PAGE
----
Business / college / First-Generation College Grads Face More Hurdles in the Job Market

First-Generation College Grads Face More Hurdles in the Job Market

www.wired.com
4 min read
fairly difficult
Students whose parents didn't go to college often work instead of joining extracurricular activities, and can lag peers on skills like résumé writing.
"They are very concerned about stability, and because of that they are also more likely to accept a job that doesn't require a degree, even though they have one," says Shawn VanDerziel, executive director of the National Association of Colleges and Employers.

When first-generation students do aim high, still other research shows that employers prefer candidates from elite universities who are more likely to be from higher income levels and social classes and families in which other people have degrees.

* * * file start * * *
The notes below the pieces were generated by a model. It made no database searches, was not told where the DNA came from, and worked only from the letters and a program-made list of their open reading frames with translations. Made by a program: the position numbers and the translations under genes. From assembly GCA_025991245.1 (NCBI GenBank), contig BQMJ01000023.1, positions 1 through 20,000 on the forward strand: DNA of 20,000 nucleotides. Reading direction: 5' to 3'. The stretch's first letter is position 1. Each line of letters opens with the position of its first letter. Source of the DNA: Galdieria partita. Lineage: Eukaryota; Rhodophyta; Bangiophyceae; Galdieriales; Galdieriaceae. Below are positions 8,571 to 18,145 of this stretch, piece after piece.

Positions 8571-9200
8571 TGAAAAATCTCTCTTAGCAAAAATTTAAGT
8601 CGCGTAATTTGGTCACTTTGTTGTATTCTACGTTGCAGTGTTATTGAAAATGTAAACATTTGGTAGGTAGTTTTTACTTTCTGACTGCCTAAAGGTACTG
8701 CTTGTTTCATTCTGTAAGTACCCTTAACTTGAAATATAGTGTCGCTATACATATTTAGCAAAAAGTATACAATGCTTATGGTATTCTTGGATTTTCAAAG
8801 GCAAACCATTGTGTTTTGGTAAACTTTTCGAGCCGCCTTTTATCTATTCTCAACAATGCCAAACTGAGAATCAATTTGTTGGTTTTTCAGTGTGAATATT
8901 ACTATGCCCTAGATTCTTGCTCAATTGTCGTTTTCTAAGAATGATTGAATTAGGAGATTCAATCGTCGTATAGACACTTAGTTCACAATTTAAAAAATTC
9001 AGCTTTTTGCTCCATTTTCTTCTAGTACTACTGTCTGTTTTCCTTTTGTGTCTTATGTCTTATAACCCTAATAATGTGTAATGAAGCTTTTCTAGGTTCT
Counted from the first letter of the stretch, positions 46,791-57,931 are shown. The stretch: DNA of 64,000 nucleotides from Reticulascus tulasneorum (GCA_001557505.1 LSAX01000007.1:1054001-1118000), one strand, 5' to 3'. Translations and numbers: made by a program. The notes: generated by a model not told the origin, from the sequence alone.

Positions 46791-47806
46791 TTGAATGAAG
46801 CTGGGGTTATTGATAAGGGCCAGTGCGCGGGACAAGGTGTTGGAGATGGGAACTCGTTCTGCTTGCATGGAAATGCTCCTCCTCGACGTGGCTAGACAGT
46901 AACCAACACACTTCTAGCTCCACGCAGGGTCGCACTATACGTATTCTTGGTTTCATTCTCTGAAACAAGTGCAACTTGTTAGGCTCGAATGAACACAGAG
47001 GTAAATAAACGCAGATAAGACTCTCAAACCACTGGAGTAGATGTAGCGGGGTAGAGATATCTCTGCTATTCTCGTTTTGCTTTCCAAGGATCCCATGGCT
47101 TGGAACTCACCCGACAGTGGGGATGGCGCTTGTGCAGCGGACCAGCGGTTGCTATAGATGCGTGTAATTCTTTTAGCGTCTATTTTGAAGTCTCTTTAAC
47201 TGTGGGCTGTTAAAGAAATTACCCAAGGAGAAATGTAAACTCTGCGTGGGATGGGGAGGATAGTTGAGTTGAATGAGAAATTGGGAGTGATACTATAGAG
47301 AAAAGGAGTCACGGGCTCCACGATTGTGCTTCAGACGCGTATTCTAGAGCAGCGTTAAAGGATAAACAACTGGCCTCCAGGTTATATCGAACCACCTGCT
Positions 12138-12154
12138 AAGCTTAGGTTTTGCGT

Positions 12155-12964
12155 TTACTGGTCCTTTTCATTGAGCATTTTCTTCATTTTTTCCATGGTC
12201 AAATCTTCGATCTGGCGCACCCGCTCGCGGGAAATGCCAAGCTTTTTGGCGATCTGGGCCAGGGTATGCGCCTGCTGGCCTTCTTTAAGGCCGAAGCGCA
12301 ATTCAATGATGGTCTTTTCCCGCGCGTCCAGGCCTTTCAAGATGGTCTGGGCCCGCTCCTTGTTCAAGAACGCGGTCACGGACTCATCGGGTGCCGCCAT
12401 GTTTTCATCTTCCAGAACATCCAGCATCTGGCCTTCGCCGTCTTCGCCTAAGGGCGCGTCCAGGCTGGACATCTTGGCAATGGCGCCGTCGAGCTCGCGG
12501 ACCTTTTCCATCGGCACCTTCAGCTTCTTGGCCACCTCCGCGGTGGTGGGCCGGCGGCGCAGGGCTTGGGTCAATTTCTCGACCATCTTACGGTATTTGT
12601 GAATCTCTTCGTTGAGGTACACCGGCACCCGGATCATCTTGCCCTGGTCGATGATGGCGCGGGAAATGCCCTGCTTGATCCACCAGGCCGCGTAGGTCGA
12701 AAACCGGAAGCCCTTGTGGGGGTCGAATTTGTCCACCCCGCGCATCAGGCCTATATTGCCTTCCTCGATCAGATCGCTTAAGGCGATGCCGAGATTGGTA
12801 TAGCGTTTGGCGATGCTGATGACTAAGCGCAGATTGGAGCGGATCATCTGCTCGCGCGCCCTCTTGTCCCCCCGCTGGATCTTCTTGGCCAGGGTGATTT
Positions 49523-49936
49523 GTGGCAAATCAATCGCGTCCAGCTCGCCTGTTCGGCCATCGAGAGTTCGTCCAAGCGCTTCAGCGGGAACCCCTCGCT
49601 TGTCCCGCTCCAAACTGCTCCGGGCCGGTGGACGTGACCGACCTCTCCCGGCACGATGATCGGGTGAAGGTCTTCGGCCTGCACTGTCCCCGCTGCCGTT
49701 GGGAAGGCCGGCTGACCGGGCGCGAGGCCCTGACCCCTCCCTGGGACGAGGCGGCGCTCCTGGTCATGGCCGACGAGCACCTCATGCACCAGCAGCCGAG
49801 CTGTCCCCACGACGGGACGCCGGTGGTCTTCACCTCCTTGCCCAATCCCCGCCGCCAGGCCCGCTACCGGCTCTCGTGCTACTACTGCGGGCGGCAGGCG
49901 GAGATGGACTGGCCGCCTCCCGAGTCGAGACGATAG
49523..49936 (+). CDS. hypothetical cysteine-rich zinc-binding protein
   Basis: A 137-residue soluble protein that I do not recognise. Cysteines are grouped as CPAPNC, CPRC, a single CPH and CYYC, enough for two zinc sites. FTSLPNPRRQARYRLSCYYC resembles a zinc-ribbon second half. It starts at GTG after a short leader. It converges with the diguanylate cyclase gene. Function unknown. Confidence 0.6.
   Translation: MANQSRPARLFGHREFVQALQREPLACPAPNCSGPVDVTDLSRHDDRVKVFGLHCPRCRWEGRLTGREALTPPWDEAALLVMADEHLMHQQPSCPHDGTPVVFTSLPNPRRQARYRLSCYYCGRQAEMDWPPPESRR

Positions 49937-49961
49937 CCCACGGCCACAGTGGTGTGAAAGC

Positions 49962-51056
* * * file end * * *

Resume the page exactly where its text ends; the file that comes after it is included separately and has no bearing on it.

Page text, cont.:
"It's just the reality of coming from a different background," says Louis, who found help from a nonprofit called Braven that teaches job search skills and pushed her into internships—one of which became a full-time job as a program manager at the Amazon subsidiary AWS. "You're not at the same place as your colleagues, even though you may be just as qualified. You're reaching harder to reach those same goals."

That newest research followed 516 undergraduates at Florida State University. It found that first-generation graduates may be less knowledgeable about job search requirements, such as how to write résumés or act in interviews; less self-confident, and have less access to the kinds of networks other students have.

"When you're a first-generation college student, there are going to be some things in your life you can't turn to your family for." Christelle Louis, Rutgers-Newark graduate

First-generation graduates more often land in jobs in the public and not-for-profit sectors, which tend to pay less than private and for-profit employers, NASPA reports.

"In theory they have the same degree from the same institution—they should be on the same level playing field when they enter the…
Jon Marcus
Read full article